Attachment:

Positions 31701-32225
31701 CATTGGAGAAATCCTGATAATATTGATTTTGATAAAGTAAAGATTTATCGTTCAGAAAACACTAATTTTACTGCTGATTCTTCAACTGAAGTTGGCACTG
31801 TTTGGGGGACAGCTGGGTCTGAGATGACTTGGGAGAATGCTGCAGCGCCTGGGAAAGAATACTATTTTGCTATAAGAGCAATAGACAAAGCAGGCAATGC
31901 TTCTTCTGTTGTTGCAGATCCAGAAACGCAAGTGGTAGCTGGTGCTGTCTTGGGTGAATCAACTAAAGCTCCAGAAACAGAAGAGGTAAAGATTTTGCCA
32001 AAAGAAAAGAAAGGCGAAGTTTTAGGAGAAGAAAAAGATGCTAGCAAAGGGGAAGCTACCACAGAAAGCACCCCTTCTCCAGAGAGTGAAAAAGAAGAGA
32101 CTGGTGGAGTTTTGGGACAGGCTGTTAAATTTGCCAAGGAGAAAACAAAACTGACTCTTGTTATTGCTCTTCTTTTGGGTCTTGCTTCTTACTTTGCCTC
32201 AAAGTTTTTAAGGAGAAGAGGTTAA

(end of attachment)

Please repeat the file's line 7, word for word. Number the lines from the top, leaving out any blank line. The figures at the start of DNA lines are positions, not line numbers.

32201 AAAGTTTTTAAGGAGAAGAGGTTAA